Earlier this year, the two undisputed leaders of the pro-Western camp were Yulia Tymoshenko, a former prime minister who had been jailed by the government of then-president Viktor Yanukovych, and Vitali Klitschko, a heavyweight boxing champion who emerged in the 2012 parliamentary elections as the leader of a new reform-minded political party.
Moreover, other capable leaders in anti-Yanukovych movement, including other officials within Tymoshenko’s center-right ‘All Ukrainian Union — Fatherland’ party (Всеукраїнське об’єднання “Батьківщина, Batkivshchyna), such as Oleksandr Turchynov, who ultimately became Ukraine’s acting president, and former foreign minister and economy minister Arseniy Yatsenyuk, who ultimately became Ukraine’s interim prime minister.
So how did a chocolate tycoon with no obvious prior presidential ambitions find his way not only to the top of the polls in Ukraine’s troubled presidential election on May 25, but gather such an overwhelming lead that he could win the race in the first round with over 50% of the vote?
Petro Poroshenko is campaigning on a platform of greater economic ties to the European Union and a pledge to create more jobs. He’s promised to enact the EU association agreement that Yanukovych refused to sign, a decision that led to the anti-Yanukovych protests in Kiev’s Maidan square late last year. He’s also promised to bring an end to the separatist protests in eastern Ukraine, by force if necessary.
Despite this threat, the Kremlin is signaling that Poroshenko is a Ukrainian leader with which Russia can work:
With the country still roiled by separatist violence in the east, the growing air of inevitability around Mr. Poroshenko, who has deep business interests in Russia, has redrawn the Ukraine conflict. It has presented the Kremlin with the prospect of a clear negotiating partner, apparently contributing, officials and analysts say, to a softening in the stance of President Vladimir V. Putin of Russia.
After weeks of threatening an invasion, Mr. Putin now seems to have closed off the possibility of a Crimea-style land grab in the east, and even issued guarded support for the election to go forward.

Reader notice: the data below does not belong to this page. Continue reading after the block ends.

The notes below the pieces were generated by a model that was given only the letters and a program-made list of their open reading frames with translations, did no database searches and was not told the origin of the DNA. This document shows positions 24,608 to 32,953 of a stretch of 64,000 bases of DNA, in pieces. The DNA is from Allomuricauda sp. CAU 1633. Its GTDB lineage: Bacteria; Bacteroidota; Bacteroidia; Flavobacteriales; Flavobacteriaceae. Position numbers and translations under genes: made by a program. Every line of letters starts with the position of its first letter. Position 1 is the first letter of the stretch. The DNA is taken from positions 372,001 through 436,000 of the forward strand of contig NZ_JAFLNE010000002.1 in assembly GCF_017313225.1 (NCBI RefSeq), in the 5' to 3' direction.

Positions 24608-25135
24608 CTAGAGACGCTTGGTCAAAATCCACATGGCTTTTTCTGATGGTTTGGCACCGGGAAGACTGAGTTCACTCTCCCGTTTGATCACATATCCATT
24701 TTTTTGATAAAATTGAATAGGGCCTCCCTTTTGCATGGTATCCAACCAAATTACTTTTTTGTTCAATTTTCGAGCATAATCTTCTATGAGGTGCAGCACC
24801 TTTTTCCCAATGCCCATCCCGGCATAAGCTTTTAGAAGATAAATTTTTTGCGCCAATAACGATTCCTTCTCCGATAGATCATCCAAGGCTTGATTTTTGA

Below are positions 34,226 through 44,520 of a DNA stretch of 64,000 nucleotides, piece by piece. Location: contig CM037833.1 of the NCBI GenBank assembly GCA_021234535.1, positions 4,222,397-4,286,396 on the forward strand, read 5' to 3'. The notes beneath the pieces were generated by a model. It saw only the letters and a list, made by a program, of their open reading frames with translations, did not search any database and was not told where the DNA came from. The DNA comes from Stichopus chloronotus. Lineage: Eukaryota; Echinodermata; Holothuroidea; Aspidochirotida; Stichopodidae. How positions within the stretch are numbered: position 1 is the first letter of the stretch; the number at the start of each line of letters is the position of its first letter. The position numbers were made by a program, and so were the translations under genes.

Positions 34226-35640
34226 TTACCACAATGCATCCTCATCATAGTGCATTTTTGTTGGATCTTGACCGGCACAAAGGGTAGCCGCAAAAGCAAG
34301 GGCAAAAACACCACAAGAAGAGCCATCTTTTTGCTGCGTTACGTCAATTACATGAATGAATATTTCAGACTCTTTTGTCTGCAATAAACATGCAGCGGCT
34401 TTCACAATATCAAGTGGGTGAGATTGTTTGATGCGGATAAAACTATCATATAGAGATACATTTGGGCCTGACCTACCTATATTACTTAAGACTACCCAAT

Still, Putin has argued that Ukraine should draft a new constitution that provides for greater federalism before holding new elections. In recent days, he’s urged calm in eastern Ukraine and he even tried to convince separatists to delay the referenda held earlier this month on independence in Donetsk and Luhansk oblasts. But there’s no guarantee that Putin, who in mid-April referred to Ukraine as ‘Novorossiya,’ or ‘New Russia,’ will recognize the election’s outcome.
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relate to the May 25 election
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With no serious contenders, and no real national debate during the election campaign, Poroshenko, who has dodged between both pro-Western and pro-Russian governments for the past two decades, and who has ties to some of the country’s most notoriously corrupt oligarchs, seems to be promising everything to everyone — and polls show he’s going to succeed. He pledges to restore ties with Russia, even while enhancing Ukraine’s economic links with Europe. He will somehow reverse what’s been a near-comical bungling effort by the Ukrainian military to subdue a separatist movement that shows no signs of receding. While doing all this, he will create jobs amid an economic crisis that will require more than $15 billion to $20 billion or more in financial assistance from groups like the International Monetary Fund, which will almost certainly demand in exchange tough budget cuts, tax restructuring, the privatization of many state-owned assets and the liberalization of Ukraine’s economy otherwise, steps that will almost certainly inhibit immediate economic growth that could bring about new jobs in the short-term. All of this in a country that, among the former Soviet nations, has the absolute worst post-Soviet GDP growth rate.
In short, Poroshenko is arguing that he can do what none of Ukraine’s leaders have been able to do for the past two decades at a time when the country is more divided than ever.
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